Fetal Tissue Research and Defunding Planned Parenthood

With the new Trump administration there is a push to defund Planned Parenthood (PP).  This is now a hot issue.  An article in Forbes Magazine by Matthew Herper, dated August 12, 2015, titled The New England Journal of Medicine Fact-Checks the Republican Debate, the journal’s editors attack the pro-life Republican platform and especially the defunding of PP.   The article points out that the NEJM is a noted leftist organization: “its not news that the New England Journal tends to be left-leaning.”  This article and the piece below by Alta Charo are worth reading because they discuss important issues which are easily misunderstood by the general population and need a vigorous debate.

The opinion piece by Alta Charo, titled Fetal Tissue Fallout, makes some important points that need to be discussed and debated.  Charo argues that it is morally wrong to oppose fetal tissue research because, she claims, it does not increase abortions, and it provides massive dividends that save lives. Charo is a lawyer and a bioethicist at the University of Wisconsin, according to the Herper article.  I wonder why a lawyer is writing an editorial in a medical journal. Could it be that the best doctors are embarrassed to do it, or perhaps they could not find one to do it? Just asking!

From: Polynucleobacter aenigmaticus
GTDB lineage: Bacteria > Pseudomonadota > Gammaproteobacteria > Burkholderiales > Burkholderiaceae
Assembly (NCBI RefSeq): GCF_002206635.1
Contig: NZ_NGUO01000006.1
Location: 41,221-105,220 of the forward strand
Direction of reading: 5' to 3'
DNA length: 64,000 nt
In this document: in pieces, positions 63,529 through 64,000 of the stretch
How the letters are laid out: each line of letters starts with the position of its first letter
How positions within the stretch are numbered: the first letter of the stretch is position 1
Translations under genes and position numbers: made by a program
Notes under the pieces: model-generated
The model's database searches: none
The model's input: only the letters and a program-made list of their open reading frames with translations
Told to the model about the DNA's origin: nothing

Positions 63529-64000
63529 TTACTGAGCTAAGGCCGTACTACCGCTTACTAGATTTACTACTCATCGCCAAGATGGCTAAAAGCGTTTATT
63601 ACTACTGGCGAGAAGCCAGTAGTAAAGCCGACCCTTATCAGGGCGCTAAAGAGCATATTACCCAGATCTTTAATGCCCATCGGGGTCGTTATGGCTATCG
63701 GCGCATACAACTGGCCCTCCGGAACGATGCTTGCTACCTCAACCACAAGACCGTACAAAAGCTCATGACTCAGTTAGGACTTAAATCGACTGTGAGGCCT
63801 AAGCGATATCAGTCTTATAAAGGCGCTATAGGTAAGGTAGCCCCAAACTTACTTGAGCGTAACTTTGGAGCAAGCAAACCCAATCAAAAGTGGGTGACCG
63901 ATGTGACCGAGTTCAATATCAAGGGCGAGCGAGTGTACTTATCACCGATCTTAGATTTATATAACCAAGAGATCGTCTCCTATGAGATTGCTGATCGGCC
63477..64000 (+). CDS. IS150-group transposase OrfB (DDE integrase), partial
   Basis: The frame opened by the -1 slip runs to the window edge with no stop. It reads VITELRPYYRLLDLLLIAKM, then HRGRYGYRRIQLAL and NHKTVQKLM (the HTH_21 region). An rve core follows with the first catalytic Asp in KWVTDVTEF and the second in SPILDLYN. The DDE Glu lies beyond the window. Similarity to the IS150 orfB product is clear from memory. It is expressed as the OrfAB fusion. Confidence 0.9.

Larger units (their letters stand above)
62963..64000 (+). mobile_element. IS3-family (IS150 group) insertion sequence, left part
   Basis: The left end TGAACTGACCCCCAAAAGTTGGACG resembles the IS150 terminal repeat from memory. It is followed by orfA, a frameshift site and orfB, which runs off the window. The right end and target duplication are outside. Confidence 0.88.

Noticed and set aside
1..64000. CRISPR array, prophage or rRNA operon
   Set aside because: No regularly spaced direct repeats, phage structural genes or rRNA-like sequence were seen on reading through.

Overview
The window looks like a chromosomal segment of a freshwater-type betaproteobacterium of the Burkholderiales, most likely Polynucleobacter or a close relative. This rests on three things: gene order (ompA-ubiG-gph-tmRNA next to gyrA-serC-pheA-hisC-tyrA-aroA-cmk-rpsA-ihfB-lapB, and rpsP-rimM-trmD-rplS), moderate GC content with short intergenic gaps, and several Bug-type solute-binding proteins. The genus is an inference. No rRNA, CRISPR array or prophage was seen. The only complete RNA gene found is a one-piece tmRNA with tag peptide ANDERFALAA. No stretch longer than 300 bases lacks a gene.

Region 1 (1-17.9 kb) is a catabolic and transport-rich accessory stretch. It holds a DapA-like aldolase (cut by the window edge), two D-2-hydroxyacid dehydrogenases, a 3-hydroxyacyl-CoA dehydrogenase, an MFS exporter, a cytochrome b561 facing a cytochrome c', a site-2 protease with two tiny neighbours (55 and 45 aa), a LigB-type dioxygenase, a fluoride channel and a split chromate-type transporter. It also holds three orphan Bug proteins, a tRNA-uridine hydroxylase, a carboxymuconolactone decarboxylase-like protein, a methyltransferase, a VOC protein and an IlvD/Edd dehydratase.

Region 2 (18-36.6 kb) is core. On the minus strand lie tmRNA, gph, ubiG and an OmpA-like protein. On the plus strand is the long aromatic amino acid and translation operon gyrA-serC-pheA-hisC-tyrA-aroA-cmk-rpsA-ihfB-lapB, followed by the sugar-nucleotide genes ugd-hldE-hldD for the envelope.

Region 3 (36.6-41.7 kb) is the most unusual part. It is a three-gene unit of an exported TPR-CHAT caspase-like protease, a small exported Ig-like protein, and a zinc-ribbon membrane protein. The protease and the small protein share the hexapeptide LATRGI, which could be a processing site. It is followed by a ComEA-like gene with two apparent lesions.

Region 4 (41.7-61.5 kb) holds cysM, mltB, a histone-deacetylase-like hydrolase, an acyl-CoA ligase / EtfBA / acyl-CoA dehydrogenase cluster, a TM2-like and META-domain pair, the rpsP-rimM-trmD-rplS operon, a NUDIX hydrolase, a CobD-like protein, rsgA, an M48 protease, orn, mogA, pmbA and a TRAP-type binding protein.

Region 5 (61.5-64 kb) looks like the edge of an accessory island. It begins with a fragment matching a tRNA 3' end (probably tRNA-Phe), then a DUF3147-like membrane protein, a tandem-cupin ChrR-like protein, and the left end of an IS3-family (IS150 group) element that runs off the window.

I agree, there is a strong argument to be made for fetal tissue research, however, the killing of an innocent human being is never moral under any circumstances.  This is a first order issue.  What is legal is not always moral; abortion is one such example. My argument is not against fetal tissue research, it’s against the killing of an innocent human being.  Fetal tissue research is not a hot button issue with the pro-life cause; I don’t know anyone who opposes it.  Has any Republican made any statement against fetal tissue research?  I’ve never heard one yet.  What we oppose is the killing of an innocent human life, not fetal tissue research.  Let’s look at it this way.  Let’s say I’m a scientist and you have a condition that may lead me to discover a cure for a certain disease, but in order for me to get what I must have for my research, I need to kill you first and then rummage through your cadaver for my research.  Would this be acceptable? Let’s further say that I find a cure for a certain condition, would this, then, lead us to conclude we can kill living human beings in order to find cures?  When we treat human life as disposable, we lose any sense of human dignity; we’re no different from animals.

Another question is whether fetal tissue can only be obtained from aborted babies. How many fetuses die in birth, or soon thereafter or from accidents.  How about still-born babies?  In the United States there are 25,000 babies  still-born per year; nearly 68 per day.  Are aborted babies the only way to get fetal tissue? Charo’s argument fails completely. As for using aborted babies for fetal tissue research, I agree there is an argument to be made, but I will leave this specific issue for another time.  Let ‘s continue with some of her other claims: